Solarization begins in Pendleton

| Print |  Email
Articles - April 2010
Wednesday, March 24, 2010

Pendleton is beginning a citywide initiative to install solar panels on residential homes with an eye toward eventual job creation and a niche market for renewable energy.

The intent of this is to put Pendleton on the map as a residential solar leader, says Tracy Bosen, Pendleton’s economic development director.

Lee Jorgensen, Pendleton’s community and sustainable development coordinator, says few electricians and other contractors are familiar with solar installation in Pendleton. One purpose of the program is to diversify that sector of the workforce.

LiveLight Energy, a contractor based in Beaverton, was selected March 9. Installations are to begin in June. No goal for installations has been set, but 300 home-owners have expressed interest.

A city-run fund of up to $500,000 will provide zero-interest loans to help citizens with the price. “One of the big barriers for solar is that there is a really large up-front cost,” Jorgensen says.

The hope is it will be as successful as a similar program in Portland. Solarize Portland, a collaboration between the Energy Trust of Oregon and Southeast Portland’s neighborhood coalition Southeast Uplift, brought together homeowners in Southeast Portland interested in installing solar panels.

Lizzie Rubado, the Energy Trust’s residential solar project manager, says the program appeals to people who may not be able to afford the upfront costs and who do not mind collectively buying panels. That sector of the market is different from people traditionally buying solar panels.

“There’s going to be a lot more solar going in Oregon at a more affordable price,” Rubado says. 

AMANDA WALDROUPE
 

More Articles

Picture This

May 2015
Monday, April 27, 2015
BY JACOB PALMER

As a general rule, the more people with autism can be provided with visual cues, the better they will be able to understand and manage their environment. It’s a lesson Tom Keating learned well. The 61-year-old Eugene grant writer spent 31 years taking care of his autistic brother James, and in the late 1980s developed a spreadsheet that created a series of nonsense characters that grew or shrank depending on how much money James had in his account. 


Read more...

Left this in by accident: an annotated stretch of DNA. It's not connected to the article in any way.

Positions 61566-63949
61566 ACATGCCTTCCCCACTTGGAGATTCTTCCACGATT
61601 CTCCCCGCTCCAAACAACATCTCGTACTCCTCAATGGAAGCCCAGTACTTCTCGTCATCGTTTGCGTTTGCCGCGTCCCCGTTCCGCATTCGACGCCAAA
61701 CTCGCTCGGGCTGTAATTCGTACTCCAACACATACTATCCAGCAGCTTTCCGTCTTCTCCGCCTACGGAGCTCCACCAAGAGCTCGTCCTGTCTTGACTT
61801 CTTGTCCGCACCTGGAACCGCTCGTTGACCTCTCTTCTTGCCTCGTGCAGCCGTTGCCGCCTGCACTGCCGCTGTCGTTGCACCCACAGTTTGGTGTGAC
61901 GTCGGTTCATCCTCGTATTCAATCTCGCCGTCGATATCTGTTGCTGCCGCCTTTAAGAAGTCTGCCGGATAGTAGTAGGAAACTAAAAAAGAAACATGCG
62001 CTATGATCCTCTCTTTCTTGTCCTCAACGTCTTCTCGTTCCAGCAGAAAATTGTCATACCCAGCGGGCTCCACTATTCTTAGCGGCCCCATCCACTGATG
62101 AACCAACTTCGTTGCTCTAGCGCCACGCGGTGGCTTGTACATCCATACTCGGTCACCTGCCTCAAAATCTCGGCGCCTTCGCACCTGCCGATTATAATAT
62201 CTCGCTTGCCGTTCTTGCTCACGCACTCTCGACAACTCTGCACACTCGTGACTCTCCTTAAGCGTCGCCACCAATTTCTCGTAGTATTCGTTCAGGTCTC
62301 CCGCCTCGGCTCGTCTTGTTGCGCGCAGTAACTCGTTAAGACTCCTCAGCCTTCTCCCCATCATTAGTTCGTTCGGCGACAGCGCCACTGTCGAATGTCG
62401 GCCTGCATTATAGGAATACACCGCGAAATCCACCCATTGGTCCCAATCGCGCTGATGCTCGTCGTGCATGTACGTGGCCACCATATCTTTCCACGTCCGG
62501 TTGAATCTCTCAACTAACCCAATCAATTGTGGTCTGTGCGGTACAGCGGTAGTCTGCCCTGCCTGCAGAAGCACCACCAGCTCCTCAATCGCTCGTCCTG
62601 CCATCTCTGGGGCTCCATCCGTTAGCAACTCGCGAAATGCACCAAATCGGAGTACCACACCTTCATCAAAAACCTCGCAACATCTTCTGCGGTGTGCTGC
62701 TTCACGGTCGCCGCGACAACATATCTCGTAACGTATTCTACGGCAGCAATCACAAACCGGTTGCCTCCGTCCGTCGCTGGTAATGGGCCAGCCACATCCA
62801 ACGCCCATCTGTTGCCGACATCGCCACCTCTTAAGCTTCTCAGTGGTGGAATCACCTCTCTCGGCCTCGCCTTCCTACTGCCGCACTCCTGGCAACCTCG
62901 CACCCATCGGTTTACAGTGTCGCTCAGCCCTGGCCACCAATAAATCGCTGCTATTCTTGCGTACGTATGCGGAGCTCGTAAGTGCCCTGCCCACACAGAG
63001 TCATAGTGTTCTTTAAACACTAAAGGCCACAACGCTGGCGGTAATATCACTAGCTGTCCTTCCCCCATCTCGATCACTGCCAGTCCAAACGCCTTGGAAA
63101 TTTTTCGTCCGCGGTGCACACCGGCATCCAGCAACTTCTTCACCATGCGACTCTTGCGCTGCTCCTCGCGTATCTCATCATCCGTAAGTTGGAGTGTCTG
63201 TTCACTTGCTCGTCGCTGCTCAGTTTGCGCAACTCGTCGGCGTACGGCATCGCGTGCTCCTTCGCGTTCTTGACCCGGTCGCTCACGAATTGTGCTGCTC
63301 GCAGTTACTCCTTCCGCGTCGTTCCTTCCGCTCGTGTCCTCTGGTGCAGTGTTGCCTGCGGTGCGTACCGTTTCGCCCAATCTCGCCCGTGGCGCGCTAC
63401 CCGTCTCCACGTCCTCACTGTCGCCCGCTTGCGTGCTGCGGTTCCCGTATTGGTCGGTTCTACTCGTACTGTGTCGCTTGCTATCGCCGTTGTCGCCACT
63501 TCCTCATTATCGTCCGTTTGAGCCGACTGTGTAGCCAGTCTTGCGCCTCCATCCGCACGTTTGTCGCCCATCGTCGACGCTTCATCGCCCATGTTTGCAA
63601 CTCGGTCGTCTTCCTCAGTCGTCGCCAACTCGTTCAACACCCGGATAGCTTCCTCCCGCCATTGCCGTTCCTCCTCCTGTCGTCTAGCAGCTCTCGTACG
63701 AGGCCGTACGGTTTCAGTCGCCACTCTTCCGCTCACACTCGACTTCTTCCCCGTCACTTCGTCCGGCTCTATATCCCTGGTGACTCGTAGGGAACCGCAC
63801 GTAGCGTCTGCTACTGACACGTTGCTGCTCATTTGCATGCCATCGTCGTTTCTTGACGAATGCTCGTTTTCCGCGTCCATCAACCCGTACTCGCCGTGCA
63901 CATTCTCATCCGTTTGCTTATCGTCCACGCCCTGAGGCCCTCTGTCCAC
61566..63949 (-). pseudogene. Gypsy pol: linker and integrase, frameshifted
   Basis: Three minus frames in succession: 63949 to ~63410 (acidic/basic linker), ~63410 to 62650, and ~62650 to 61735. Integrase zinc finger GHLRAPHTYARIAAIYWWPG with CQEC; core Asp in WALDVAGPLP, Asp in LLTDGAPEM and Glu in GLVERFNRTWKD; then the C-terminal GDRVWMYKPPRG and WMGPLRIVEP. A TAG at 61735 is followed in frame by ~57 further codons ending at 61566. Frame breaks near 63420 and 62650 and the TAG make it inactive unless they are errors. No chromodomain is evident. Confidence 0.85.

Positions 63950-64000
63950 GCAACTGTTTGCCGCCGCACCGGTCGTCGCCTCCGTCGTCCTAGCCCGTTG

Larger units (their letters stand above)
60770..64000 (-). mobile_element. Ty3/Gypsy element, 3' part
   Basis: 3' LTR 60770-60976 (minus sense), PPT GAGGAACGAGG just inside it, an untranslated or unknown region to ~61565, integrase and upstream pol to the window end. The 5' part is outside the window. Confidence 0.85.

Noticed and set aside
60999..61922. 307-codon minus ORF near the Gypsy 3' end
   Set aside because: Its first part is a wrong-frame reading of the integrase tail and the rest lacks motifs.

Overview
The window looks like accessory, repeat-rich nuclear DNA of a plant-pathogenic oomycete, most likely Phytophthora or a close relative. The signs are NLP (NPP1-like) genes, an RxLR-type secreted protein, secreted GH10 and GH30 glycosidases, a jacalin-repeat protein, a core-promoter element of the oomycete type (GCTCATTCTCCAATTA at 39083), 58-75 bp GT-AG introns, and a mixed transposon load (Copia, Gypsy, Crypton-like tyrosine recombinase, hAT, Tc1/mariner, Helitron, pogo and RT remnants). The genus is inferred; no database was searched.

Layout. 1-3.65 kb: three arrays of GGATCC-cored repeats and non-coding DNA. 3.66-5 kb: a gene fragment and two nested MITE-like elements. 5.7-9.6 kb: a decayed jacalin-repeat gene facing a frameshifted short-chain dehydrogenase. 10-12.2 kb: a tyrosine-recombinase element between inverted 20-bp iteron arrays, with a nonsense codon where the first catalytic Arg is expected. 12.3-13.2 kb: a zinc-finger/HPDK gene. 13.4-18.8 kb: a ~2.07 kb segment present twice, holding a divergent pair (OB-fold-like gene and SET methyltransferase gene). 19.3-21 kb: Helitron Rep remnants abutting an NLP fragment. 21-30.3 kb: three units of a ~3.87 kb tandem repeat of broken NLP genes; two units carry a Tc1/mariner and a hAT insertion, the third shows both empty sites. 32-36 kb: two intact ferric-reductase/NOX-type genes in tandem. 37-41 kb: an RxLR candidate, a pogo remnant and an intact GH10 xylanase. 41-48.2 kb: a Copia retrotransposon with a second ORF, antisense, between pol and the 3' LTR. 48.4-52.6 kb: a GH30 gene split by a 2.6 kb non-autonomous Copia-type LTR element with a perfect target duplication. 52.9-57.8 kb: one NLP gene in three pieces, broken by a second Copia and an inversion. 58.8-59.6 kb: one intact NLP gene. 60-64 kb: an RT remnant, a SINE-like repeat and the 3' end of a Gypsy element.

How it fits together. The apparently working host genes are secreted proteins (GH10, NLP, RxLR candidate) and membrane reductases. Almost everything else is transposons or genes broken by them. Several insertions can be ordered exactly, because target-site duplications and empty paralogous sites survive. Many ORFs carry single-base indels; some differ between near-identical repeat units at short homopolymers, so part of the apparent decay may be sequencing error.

Short Shrift:The threat of just-in-time scheduling

May 2015
Monday, April 27, 2015
BY AMY MILSHTEIN

Companies can benefit when they use software to meet staffing requirements and address employees' family and life commitments.


Read more...

The Health Guru

May 2015
Monday, April 27, 2015
BY LINDA BAKER

Mohan Nair channels a visionary.


Read more...

6 development projects reshaping Bend

The Latest
Thursday, April 09, 2015
bendthumbBY JACOB PALMER | DIGITAL NEWS EDITOR

Bend has reclaimed its prerecession title as one of the fastest growing cities in the country.


Read more...

Intrepid reporter checks out ZoomCare rebrand

The Latest
Wednesday, May 27, 2015
dentistthumbPHOTOS BY JASON E. KAPLAN

Like all good journalists, the OB editorial staff typically eschews freebies. But health care costs being what they are, digital news editor Jacob Palmer couldn't resist ZoomCare's offer of a free three-in-one (cleaning, exam, whitening) dental office visit, guaranteed to take no more than 57 minutes. 


Read more...

Foundations perspective

May 2015
Monday, April 27, 2015
BY KIM MOORE

A conversation with Martha Richards, executive director of the James F. & Marion L. Miller Foundation.


Read more...

Photo Diary: Forest Grove Farmers Market

The Latest
Thursday, May 14, 2015
IMG 8469BY JASON E. KAPLAN | STAFF PHOTOGRAPHER

There are more than 160 farmers markets in Oregon, contributing an estimated $50 million in sales, according to the Oregon Farmers Markets Association. We checked in on the Forest Grove market, which for several years has brought local produce and food vendors to Main Street in the center of town.


Read more...
Oregon Business magazinetitle-sponsored-links-02
SPONSORED LINKS